Cue Randy Newman-This Fox piece has Little People of America blasting Robert Reich for making fun of his 4'10" frame. 4'10" is the ceiling for LPA membership. When other politicians make fun of their shortcomings (sorry) it's called self-deprecating humor and is generally seen as a positive, that the guy's not too full of himself. Reich has that trait as well, but he's run afoul of the PC police. I like the guy despite his statist tendancies; he'd be a great guest at a cookout.

Another thriller-I only got to see bits and pieces of the Lakers-Kings game this PM, being busy having lots of quality time with Eileen this afternoon. Since we'll be apart for 27 days starting Friday, we're jealous of the time we can have together until then. I saw the score when it was 40-20 Kings at the end of the first quarter, seeing them shooting something like 72% [Update-71.4%] for the first quarter and just kept rolling knocking down threes at the start of the second quarter; we stopped our togetherness to come upstairs (I essentially have a downstairs apartment sans kitchen) and have pizza with my folks who had the game on. I was shaking my head, thinking that the Kings offence was so lethal, it was illegal in 18 states and DC. Fast forward through an hour of so of togetherness, I come up to walk her out to her car, and its 99-97 Kings, 11 seconds left, Lakers have the ball. Chivalry takes a momentary backseat while I watch the final seconds. Kobe misses, Shaq misses, ball bounces out to Horry at the top of the arc-three pointer, 100-99 Lakers, series tied 2-2 ; that lethal offence of the Kings was somehow silenced. It's plays like that the make you stop what your doing and watch the last play of the game.

Submission-Emily Stimpson has a nice post on submission that is very evocative. The word submission has a bad rap in modern English. Just as righteousness has been muted by the prefix self-, submission has been muted by being at the end of "beaten into" or "cowed into." It has become a word of victimization, the antithesis of what a good liberal (especially feminist) is supposed to be. The core of submission is to be a servant, to look after another person's interest before ones own. However, you can be submissive and be very selfish at the same time. If the benefits of being subservient to someone outweigh the benefits of freedom, then it makes sense to be subservient. "Live free or die" doesn't hunt here, as being a well-treated servant of God is better than freedom or death. The worldly and eternal benefits of following God make being a servant of Christ a heck of a lot better than being a free agent on my own. Submitting to God means not doing some things that I used to do. The closer I walk with God, the more I grieve with Him on the sinful things I used to like. However, there are blessings being in His house that far outweigh the few things that I gave up. Thankfully, I was fairly much a straight-arrow before coming to the Lord, so I don't have a Augustinian story of substance abuse and debauchery to have repented from. Even so, there are plenty of clean and fun things to do with the blessing of the Holy Spirit that are much better than bar and bed-hopping. "Delight yourself in the Lord and he will give you the desires of your heart." God gave us the example of Himself when Jesus came to earth. He was a servant to mankind, washing feet (clearly a servant's job in that day, hence Peter's initial refusal to accept it) and dying on a cross to take the sin of the world upon Himself. If God can become a servant to mankind, who are we to not do likewise as His servants. I riffed on mutual servanthood in marriage a few weeks back out of Ephesians 5:21-27. Check out William Sulik's continuation on my take, too. However, if we back up a verse, we find Paul saying to the church as a whole "Submit to one another out of reverence for Christ." We're supposed to look after the best interest of others and allow them to correct us and help us in our time of need. Life in the Body of Christ is that of mutual servanthood. It is most poignantly expressed in marriage, where husband and wife both act as servants to one another. Serving God means serving others. We do this not out of being cowed into submission but of love of God and what He means. Can you do a positive Fisking? I'm going to break down and give amens to Emily's piece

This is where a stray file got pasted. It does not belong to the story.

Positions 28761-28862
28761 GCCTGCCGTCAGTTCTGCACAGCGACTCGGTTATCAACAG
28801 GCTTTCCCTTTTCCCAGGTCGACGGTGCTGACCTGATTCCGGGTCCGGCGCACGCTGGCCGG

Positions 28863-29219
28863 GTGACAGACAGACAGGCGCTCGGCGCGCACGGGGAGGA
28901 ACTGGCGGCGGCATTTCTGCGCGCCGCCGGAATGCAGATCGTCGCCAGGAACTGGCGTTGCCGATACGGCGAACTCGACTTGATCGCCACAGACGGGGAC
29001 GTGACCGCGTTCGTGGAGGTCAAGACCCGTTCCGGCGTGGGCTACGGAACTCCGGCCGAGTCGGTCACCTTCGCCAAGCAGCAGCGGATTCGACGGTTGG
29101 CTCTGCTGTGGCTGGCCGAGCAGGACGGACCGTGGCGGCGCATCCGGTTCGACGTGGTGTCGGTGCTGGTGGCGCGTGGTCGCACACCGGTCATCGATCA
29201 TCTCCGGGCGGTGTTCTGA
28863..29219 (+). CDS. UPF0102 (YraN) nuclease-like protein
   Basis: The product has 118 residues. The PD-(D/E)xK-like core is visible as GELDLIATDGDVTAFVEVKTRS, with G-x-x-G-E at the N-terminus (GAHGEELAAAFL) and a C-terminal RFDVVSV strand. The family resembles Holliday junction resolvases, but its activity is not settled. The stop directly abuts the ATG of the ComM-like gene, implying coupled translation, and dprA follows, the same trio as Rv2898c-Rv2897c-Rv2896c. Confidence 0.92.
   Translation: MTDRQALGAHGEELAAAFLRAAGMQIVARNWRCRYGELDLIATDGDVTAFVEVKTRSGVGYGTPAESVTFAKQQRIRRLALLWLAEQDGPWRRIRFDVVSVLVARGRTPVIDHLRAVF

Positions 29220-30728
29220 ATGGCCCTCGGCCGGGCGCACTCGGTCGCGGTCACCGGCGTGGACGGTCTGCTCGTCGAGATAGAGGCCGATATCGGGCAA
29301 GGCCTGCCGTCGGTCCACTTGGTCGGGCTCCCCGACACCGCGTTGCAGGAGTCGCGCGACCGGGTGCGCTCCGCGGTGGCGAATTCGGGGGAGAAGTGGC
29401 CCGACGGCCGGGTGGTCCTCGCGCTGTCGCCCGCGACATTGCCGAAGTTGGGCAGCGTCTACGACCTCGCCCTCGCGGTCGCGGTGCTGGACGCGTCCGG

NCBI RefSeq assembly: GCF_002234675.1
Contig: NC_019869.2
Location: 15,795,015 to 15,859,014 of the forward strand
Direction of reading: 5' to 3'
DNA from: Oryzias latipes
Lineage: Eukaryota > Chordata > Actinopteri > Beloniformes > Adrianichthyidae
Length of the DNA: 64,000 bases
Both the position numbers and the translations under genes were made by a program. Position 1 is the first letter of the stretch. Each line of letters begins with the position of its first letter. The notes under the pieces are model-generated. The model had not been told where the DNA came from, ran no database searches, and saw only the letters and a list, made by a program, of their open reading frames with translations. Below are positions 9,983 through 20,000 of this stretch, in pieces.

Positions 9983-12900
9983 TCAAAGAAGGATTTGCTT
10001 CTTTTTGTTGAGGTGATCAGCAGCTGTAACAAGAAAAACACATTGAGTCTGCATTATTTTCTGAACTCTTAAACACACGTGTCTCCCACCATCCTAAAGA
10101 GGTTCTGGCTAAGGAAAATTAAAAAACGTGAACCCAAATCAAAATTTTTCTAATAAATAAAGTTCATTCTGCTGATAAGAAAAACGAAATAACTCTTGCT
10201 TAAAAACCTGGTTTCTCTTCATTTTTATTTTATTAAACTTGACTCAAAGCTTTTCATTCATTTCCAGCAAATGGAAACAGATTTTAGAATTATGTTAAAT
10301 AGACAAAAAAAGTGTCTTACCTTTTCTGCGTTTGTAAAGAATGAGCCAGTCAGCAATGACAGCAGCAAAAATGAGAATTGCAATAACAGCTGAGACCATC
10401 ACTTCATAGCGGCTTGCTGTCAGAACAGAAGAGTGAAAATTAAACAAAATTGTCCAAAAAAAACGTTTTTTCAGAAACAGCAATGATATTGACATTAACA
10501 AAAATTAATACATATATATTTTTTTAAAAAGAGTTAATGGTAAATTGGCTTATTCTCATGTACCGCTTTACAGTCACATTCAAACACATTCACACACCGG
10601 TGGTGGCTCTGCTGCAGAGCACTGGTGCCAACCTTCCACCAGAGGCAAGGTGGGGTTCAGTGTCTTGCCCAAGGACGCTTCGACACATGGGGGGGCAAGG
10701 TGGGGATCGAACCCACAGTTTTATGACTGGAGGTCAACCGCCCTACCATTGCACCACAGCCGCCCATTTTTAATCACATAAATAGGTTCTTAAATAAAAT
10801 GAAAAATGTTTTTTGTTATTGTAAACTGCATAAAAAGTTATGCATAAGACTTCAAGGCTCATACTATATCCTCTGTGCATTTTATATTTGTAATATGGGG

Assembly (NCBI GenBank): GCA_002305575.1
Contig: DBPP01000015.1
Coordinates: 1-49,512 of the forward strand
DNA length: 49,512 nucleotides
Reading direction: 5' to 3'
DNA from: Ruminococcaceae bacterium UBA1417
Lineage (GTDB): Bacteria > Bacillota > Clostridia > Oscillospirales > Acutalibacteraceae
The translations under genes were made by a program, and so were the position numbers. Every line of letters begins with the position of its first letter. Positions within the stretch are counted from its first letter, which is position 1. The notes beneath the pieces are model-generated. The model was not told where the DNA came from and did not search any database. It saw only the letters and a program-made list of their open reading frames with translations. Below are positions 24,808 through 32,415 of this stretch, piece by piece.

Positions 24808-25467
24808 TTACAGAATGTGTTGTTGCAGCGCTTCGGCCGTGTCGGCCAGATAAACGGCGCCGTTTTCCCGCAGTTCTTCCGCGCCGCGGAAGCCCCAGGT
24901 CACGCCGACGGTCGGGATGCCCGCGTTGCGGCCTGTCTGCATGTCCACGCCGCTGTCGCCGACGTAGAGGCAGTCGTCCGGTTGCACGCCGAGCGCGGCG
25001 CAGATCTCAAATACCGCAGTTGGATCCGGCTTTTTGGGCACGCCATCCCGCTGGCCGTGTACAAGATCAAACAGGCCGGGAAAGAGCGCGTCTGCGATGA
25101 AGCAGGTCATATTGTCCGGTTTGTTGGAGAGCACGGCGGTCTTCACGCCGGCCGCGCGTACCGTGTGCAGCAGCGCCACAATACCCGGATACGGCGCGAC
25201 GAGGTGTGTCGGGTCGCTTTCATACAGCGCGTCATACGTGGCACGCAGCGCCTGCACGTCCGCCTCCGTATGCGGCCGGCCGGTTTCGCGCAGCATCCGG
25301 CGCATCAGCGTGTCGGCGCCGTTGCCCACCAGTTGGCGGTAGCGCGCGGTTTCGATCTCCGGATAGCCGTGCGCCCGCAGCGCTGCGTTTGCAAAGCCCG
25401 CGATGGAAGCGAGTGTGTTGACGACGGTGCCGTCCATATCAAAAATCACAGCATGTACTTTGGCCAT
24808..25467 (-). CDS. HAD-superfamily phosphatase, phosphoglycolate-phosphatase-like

SUBMISSION IS NOT Subjection
We're willing slaves, an odd combination in the world's eyes.
Unthinking obedience Mental slavery Relinquishing our individuality